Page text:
A California judge ordered San Diego to reopen strip clubs even as local officials crack down on churches.
San Diego Superior Court judge Joel R. Wohlfeil ordered the state to end any actions that prevent the clubs from "being allowed to provide live adult entertainment," according to the decision. The owners of two strip clubs argued that their business is legally protected speech guaranteed by the First Amendment—the same argument that churches have been making about their own services.
The judge's decision is not final as that in a full hearing, which will occur at the end of the month, but it temporarily allows the strip clubs to reopen for indoor services, as other institutions close. In their legal complaint, strip-club owners argued they have complied with social distancing requirements. They also warned that another shutdown would mean financial ruin. The judge temporarily sided with them.
Religious-liberty advocates said that the case could pave the way for lifting coronavirus restrictions against churches. Paul Jonna, special counsel for the Thomas More Society, which is representing churches challenging the restrictions, expressed confidence that this decision bodes well for the churches. If strip clubs are entitled to constitutional protections, then churches are as well, he told the Free Beacon.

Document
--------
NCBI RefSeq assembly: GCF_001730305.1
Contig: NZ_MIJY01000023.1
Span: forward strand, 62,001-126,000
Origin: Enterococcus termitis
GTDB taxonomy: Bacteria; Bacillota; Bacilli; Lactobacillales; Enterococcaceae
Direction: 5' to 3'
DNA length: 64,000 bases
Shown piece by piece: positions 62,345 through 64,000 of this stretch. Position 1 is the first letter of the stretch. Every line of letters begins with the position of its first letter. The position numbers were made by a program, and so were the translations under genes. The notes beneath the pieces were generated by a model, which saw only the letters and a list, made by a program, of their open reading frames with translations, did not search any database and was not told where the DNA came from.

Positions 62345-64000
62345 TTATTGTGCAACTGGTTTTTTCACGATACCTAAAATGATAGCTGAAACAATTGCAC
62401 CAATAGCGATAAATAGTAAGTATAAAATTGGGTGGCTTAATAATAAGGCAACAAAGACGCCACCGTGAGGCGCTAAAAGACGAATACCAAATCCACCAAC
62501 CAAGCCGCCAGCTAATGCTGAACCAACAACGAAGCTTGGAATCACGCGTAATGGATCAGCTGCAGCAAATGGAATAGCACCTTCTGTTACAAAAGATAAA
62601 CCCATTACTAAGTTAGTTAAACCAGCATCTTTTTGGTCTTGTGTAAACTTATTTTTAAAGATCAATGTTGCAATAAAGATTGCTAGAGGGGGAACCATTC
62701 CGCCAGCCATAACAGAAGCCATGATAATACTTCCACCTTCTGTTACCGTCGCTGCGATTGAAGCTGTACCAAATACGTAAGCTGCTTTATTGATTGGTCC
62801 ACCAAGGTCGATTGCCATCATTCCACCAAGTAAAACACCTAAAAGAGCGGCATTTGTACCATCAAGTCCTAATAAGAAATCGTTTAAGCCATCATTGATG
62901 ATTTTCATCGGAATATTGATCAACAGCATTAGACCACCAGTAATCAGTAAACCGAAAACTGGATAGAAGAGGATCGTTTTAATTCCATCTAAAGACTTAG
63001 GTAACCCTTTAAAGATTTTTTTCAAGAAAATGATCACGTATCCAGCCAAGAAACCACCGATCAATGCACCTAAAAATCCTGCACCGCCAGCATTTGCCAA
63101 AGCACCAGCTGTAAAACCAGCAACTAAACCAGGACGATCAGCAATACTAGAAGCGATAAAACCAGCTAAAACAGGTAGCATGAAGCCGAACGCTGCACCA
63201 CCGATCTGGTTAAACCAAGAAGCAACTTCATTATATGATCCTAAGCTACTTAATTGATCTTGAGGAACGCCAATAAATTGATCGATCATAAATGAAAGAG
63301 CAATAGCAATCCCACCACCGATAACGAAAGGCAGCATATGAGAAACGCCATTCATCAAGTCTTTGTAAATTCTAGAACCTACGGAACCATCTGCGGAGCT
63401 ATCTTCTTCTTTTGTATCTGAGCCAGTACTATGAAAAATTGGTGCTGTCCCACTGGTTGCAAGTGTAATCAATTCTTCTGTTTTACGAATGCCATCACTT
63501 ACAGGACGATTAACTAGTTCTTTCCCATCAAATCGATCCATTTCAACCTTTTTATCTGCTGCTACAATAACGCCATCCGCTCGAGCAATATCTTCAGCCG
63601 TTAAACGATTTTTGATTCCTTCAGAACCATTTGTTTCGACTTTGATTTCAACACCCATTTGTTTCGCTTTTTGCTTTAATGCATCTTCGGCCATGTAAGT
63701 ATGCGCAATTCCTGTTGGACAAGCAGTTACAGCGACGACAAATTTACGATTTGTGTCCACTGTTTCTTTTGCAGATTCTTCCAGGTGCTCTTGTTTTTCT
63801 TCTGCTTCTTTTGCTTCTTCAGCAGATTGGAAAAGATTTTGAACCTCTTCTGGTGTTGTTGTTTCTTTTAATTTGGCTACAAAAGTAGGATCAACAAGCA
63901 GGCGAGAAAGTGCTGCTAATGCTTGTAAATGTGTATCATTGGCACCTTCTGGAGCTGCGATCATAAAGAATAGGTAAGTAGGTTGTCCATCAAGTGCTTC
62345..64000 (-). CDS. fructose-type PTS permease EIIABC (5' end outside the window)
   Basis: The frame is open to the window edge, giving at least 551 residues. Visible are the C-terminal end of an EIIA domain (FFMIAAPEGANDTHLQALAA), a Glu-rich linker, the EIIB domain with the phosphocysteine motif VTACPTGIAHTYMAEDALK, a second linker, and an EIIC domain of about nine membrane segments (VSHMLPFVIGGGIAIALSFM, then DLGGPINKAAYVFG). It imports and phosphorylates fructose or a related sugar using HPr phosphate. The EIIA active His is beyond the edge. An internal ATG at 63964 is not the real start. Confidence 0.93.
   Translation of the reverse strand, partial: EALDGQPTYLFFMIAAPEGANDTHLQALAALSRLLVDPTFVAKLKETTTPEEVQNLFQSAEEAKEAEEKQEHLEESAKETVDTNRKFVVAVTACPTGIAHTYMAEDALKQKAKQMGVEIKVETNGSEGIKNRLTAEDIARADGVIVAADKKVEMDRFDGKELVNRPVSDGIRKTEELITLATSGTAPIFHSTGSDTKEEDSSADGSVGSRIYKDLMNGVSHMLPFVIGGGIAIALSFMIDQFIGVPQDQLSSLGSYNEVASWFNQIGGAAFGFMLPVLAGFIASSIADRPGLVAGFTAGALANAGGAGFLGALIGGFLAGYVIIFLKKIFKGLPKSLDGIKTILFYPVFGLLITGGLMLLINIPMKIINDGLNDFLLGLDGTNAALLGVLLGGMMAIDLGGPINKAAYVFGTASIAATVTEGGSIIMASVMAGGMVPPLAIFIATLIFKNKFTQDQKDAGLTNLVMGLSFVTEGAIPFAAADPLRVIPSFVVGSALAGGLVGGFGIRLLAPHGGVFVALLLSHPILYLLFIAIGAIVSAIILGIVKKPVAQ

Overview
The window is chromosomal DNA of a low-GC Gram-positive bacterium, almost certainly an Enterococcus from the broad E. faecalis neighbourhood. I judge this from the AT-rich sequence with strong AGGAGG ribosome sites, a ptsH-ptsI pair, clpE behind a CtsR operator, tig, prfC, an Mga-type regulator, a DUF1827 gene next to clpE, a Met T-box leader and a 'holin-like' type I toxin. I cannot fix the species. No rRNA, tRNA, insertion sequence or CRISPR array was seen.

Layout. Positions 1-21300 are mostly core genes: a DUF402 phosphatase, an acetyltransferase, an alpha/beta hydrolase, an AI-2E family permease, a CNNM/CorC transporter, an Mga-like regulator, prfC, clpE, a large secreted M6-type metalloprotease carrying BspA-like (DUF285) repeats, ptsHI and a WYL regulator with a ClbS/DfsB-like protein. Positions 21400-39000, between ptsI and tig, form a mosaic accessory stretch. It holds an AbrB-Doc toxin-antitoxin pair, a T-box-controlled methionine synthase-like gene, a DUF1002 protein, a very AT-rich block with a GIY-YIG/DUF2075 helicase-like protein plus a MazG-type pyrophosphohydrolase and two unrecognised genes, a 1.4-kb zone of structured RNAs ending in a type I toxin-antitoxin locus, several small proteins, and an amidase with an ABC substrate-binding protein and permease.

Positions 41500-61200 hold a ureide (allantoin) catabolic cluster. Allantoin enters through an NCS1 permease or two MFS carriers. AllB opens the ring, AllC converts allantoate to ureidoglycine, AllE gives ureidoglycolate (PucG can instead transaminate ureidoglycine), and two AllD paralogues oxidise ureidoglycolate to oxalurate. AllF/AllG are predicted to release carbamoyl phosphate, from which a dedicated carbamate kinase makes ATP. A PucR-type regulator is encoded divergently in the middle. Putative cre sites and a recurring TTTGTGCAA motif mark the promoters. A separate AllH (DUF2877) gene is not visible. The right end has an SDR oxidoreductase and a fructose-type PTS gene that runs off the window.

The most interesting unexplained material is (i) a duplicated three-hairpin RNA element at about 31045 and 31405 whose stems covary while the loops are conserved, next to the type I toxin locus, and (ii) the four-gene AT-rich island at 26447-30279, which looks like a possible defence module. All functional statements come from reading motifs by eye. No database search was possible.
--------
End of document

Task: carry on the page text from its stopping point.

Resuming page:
"If you're going to accept that argument that dancing nude is protected speech that's so significant that it overcomes the government's interest in regulating its citizens with COVID-19 orders, then obviously the divine worship of God, which is expressly mentioned in the First Amendment, should be held to a higher standard," Jonna said.
The decision comes as San Diego moves back into a "Purple Tier" of lockdown in the midst of an increase in coronavirus cases. Churches, gyms, and schools are all closing their indoor services as the county attempts to combat the spread of the virus. The lockdown requires nonessential businesses such as churches, restaurants, and gyms to move to outdoor-only services while permitting businesses such as salons and barber shops to remain open.
Churches in California have been locked in legal struggles with state authorities for months as churches of different denominations take legal action to try to end the indefinite limitations on indoor services. Jonna said that the San Diego decision highlights "the absurdity" and double standards that have defined the state's approach to lockdowns.
"A judge who understands the Constitution will recognize the absurdity of the current state of the law," he said. "I think it's a good sign that judges are starting to question whether the government has a legitimate interest in regulating any business or industry at this point."